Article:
“Jesus returned to Galilee in the power of the Spirit, and news of him spread throughout the whole region” (Luke 4:14).
1 John 4:19—5:4; Luke 4:14-22
In today’s Gospel, Jesus returns Nazareth at the height of his powers and reputation. His family and neighbors welcome him as a celebrity. He resumes his customary attendance at the synagogue and is asked to read from the scroll of the prophet Isaiah. He chooses a passage that describes a servant filled with the Spirit and anointed to announce good news to the poor.
Jesus’ rise to popularity is already controversial, for, unlike most other career-conscious leaders trying to make connections and increase their influence, he has different emphasis and mission. He will champion the poor, focus on the oppressed, imprisoned, blind and outcast. He proposes a jubilee year, a time of radical social reorganization and the cancellation of all debts, a way to restore the common good. This is not exactly a campaign likely to attract support from the status quo or the rich and powerful.
We know from the rest of the story that after a burst of enthusiasm from the home crowd, many will become indignant at Jesus for claiming to be this special servant of God and for not working miracles in Nazareth. In the end, his own neighbors will turn into a mob and try to throw him over a cliff.
In a world where might makes right and the poor and needy make their way to the bottom of the social order, to preach justice and love, forgiveness and compassion seems like fantasy. Popular adulation can quickly turn to mob rejection. Humility is ridiculed as weakness; arrogance is praised as a sign of confidence. Measured thoughtfulness is swept aside by manipulation and propaganda.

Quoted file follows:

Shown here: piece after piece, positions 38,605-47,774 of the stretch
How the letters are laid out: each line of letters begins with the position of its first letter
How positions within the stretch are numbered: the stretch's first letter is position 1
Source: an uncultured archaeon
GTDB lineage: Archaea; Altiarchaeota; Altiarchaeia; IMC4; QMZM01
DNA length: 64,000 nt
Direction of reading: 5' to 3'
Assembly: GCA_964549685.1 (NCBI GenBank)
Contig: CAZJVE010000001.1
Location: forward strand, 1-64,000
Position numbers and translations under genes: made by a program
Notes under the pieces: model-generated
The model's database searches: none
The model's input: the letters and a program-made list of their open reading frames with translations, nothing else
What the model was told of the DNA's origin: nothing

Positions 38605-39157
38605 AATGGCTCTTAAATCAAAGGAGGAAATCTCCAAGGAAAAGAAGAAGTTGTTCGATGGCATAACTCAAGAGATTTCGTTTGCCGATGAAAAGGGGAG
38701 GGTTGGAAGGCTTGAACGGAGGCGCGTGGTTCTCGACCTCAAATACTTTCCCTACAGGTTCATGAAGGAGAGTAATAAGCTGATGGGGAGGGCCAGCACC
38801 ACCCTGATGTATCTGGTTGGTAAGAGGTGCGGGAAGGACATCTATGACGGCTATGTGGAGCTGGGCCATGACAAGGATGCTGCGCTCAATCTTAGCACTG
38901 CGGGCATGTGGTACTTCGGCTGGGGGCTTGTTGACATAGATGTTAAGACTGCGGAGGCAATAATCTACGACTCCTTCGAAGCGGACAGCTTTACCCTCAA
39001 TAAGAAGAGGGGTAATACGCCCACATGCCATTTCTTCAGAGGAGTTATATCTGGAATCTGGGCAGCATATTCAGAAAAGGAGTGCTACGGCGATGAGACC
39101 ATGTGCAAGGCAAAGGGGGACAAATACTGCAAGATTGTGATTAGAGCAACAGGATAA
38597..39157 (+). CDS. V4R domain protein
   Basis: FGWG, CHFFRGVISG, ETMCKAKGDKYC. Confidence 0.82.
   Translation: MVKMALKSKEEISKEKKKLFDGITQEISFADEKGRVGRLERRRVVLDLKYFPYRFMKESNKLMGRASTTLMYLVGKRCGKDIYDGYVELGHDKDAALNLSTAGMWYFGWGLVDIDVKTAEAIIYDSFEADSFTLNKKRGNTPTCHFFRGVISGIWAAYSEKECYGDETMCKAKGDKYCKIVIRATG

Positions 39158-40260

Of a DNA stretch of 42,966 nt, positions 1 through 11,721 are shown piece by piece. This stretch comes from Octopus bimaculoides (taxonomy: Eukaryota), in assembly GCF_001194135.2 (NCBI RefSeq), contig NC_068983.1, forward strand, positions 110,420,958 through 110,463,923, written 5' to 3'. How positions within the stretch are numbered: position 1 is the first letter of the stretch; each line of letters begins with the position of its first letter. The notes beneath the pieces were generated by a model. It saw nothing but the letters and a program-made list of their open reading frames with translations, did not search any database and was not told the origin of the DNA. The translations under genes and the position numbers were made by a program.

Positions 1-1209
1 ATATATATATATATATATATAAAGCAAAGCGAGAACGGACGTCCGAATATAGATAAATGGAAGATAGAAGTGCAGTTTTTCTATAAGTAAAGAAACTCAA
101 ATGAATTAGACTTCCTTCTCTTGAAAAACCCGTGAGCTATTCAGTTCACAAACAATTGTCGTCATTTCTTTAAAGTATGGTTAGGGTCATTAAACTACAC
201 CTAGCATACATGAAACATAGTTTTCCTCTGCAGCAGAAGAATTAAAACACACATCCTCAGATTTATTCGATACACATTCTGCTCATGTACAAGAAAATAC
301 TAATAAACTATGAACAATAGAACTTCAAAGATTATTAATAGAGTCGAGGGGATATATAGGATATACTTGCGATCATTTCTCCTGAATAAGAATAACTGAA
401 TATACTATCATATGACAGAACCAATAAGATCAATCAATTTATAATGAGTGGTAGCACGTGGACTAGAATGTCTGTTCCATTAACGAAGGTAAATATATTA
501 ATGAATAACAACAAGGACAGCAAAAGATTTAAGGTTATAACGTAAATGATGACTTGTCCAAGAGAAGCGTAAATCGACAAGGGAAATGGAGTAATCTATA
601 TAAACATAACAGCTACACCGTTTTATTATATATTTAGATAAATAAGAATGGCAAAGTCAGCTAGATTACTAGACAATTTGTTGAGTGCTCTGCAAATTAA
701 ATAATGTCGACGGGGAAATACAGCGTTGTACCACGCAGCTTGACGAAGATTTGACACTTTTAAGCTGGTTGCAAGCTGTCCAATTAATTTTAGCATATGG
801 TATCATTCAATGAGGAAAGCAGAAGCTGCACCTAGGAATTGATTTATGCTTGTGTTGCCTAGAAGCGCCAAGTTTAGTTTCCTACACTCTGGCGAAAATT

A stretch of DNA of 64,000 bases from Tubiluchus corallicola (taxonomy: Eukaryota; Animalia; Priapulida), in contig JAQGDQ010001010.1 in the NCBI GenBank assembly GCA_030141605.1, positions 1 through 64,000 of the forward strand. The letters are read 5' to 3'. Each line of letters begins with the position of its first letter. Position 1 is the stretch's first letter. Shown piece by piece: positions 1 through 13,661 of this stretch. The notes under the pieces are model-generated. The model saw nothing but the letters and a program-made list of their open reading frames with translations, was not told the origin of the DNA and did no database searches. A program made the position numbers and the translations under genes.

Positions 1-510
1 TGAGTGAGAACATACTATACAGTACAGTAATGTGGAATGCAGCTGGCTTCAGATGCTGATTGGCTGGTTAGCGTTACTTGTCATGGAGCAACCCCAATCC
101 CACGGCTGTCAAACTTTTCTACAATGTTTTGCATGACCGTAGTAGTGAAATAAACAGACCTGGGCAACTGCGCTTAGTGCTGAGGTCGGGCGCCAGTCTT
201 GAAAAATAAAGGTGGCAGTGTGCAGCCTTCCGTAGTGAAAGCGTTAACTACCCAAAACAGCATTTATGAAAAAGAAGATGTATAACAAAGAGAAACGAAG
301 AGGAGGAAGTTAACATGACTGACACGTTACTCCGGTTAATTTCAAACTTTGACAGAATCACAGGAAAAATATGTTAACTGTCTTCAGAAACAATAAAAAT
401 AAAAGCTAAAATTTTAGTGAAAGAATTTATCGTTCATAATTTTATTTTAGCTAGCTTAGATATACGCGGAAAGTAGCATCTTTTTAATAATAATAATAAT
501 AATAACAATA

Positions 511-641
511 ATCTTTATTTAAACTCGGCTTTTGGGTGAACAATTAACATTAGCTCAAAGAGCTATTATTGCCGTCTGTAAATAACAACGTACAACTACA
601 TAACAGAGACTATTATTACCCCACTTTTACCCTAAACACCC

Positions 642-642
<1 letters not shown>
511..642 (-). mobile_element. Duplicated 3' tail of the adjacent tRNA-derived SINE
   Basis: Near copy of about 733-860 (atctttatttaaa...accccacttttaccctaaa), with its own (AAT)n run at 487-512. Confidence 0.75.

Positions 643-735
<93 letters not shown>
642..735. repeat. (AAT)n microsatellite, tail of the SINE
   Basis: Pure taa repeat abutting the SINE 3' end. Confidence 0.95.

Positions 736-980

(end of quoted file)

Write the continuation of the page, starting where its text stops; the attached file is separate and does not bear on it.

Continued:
Jesus knew from his temptations in the desert that the Servant of God would not fulfill his mission with bread, miracles or by bowing to power. Satan’s hold on history would be broken by self-effacing love and personal sacrifice. Jesus would fulfill the Law and the Prophets not by emulating worldly power, but by exposing its ultimate futility in contrast to the real power of truth, justice and love. By his death on the cross, Jesus would take the lowest place of all, then turn the world upside down by rising to reveal God’s glory.
Every disciple stands with Jesus in the synagogue at Nazareth as he reads from the scroll of the prophet Isaiah. The Spirit of the Lord is upon us now and we are anointed to announce and live the Good News Jesus proclaaimed by his life, death and resurrection. The challenge for us is whether we are all in, committed and open to sharing his path of humble service and self-sacrificing love. If we say yes, then the Word will come true in our hearing.